Adenomyosis

I got a visit from a wonderful friend, Omotara who got in sad and almost closed to tears after seeing her Gynecologist, had fun as I would say, because we laughed, cried, shared encouragements and most importantly learned a lot from doing research and sharing doctor notes and diagnosis.  She has been trying to conceive for 12 years now and it’s been one story to the other. She had a Myomectomy surgery and afterwards was told of a condition she has called Adenomyosis.  Now that wasn’t the first time I have heard that name, a friend told me his wife was told same thing two years ago. So I decided to ask my doctor friends about it and also did some research. I thought it would be great info for us to have and learn about.

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Photo courtesy google

Adenomyosis is a condition where the endometrial tissue, which normally lines the uterus, exists within and grows into the muscular wall of the uterus. This happens most often late in your childbearing years especially after having children. However, statistics shows that it is now very common in women who have issues with infertility; it is however not the cause of infertility but could affect it if you have endometriosis as well. Adenomyosis is very different from endometriosis — another condition in which the uterine lining becomes implanted outside the uterus — although women with Adenomyosis often also have endometriosis. The cause of Adenomyosis remains unknown. For women who experience severe discomfort from Adenomyosis, certain treatments can help, but hysterectomy is the only cure.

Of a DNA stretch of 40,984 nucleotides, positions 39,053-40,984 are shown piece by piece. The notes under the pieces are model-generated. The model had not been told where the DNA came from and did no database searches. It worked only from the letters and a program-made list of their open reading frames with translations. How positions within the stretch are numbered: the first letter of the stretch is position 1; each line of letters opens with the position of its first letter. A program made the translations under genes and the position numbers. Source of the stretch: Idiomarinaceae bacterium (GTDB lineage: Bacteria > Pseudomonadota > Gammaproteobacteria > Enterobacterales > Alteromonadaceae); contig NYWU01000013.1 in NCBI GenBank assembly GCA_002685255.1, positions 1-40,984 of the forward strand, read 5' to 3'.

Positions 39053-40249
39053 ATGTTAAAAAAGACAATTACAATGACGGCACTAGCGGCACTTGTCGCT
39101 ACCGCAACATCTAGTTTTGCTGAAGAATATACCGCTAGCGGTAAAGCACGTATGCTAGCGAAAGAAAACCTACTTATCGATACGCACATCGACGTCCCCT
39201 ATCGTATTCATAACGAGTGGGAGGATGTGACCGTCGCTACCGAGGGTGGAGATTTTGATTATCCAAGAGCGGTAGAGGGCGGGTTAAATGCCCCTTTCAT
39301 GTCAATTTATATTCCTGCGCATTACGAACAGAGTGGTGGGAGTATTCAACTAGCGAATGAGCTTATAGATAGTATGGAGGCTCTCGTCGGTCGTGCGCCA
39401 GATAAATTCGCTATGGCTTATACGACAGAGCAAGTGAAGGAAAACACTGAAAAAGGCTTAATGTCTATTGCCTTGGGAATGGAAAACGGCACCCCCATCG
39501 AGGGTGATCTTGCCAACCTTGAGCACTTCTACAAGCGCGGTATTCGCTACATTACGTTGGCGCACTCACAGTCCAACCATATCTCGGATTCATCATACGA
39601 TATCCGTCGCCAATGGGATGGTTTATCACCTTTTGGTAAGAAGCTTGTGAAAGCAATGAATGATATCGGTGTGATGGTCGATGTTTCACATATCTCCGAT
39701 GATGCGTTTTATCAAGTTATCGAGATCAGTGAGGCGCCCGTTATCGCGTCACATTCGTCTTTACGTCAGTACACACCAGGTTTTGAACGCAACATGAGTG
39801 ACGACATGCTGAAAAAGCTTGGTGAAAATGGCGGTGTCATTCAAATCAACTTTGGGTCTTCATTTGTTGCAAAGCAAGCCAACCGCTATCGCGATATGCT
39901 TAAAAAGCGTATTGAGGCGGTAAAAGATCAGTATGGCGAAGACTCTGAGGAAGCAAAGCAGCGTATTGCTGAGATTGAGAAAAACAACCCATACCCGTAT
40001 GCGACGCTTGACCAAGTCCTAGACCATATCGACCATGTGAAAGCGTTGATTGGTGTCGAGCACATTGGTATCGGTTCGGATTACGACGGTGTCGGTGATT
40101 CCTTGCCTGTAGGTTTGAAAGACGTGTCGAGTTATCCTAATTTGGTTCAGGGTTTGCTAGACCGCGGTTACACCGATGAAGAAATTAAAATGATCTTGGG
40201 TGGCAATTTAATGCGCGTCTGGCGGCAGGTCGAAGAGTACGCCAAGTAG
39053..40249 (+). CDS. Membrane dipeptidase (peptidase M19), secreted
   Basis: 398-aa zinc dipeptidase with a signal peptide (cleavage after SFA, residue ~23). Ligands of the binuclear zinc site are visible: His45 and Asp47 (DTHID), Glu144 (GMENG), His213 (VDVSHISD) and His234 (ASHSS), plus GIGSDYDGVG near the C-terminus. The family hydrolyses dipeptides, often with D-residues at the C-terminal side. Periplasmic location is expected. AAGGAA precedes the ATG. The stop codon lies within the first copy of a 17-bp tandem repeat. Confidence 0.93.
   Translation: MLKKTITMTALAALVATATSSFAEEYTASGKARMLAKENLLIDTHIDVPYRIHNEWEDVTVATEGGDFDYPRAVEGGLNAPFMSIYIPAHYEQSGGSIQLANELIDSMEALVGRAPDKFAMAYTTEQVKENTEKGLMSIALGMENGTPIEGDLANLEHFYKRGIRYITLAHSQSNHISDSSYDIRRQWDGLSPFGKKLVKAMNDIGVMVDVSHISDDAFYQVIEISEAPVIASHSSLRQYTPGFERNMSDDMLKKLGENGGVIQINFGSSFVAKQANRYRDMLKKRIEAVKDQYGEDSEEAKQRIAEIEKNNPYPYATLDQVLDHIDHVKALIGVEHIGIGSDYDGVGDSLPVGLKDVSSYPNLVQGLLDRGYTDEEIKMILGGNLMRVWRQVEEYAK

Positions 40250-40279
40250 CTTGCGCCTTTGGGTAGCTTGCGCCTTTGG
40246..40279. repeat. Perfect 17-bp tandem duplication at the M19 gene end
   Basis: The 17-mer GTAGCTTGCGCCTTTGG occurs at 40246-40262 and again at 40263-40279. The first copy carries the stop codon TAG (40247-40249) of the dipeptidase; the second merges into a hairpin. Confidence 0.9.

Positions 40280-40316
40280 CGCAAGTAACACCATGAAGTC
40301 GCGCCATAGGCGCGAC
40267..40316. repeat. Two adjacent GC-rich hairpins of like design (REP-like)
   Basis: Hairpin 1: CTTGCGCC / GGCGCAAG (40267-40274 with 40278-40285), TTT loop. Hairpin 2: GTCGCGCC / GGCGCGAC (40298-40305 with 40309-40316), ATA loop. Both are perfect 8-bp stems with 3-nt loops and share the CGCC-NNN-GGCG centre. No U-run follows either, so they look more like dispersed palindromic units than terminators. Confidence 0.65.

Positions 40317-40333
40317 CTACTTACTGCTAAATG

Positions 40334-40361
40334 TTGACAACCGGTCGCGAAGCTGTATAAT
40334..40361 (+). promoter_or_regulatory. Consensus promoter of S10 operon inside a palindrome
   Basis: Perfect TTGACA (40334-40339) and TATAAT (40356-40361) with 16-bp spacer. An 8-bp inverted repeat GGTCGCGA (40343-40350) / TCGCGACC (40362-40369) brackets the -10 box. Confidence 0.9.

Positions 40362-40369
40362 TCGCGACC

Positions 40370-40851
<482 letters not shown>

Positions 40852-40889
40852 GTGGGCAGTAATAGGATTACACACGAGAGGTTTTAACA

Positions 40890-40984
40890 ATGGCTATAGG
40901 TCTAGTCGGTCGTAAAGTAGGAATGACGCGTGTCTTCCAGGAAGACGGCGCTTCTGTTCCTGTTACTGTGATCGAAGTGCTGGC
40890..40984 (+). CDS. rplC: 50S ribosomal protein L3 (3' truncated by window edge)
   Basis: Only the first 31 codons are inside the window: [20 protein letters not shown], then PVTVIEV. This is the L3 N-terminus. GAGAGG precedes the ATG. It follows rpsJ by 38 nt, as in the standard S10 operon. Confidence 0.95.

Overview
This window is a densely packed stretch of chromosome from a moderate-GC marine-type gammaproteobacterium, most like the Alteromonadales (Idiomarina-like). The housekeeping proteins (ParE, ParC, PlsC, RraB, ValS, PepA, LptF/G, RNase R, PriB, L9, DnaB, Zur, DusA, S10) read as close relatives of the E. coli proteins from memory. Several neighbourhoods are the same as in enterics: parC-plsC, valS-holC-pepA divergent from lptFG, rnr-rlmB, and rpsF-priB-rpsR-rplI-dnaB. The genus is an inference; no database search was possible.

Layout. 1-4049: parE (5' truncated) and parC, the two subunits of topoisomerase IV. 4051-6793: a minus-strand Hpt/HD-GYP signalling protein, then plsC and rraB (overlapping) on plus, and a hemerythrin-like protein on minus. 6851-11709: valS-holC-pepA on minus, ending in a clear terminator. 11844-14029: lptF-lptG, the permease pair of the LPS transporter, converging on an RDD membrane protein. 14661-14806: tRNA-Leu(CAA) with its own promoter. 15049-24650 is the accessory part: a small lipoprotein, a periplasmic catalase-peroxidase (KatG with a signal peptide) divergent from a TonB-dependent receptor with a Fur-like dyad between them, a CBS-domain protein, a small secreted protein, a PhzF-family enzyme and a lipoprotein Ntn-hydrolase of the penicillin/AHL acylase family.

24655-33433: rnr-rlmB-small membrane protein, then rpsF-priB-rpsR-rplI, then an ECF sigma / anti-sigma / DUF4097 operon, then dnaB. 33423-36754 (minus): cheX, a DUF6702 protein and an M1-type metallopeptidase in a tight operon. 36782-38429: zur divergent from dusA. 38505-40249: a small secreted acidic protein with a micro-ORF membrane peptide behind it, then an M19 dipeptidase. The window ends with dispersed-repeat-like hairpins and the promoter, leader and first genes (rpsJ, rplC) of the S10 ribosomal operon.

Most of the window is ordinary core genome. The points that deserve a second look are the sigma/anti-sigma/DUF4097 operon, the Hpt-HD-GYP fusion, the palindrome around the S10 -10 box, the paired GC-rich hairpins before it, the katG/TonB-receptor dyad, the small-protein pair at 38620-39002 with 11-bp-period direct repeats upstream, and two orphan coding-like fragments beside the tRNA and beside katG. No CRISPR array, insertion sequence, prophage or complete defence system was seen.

Another study says Adenomyosis is a condition that can affect a woman’s fertility if it develops during her childbearing years, but research is still preliminary, and questions about the impact of the condition on conception rates and pregnancy risks currently remain unanswered. Women with Adenomyosis have higher miscarriage rates than women without the condition, as much as double the risk of pregnancy loss, and they also appear to have an increased risk of premature labor and abruptio placentae (a condition when the placenta detaches from the uterine wall during pregnancy). Women trying to get pregnant may find that gonadotropin releasing hormone agonists (GnRH-a), such as Lupron, or aromatase inhibitors help reduce symptoms, while preserving and perhaps improving fertility, this is close to what has been prescribed to Omotara.

 

Women who want to get pregnant may also consider non-hysterectomy surgical options such as cytoreductive surgery, laparoscopic surgery, uterine artery embolization (which shrinks the damage by cutting off the blood flow to the affected area) and endometrial ablation (which reduces or removes the lining of the uterus). A relatively new non-invasive procedure called magnetic resonance-guided focused ultrasound (MRgFUS) — in which a concentrated burst of ultrasound energy destroys damaged cells without harming surrounding tissue — also shows promise as a fertility-restoring treatment for women with Adenomyosis who want to become pregnant.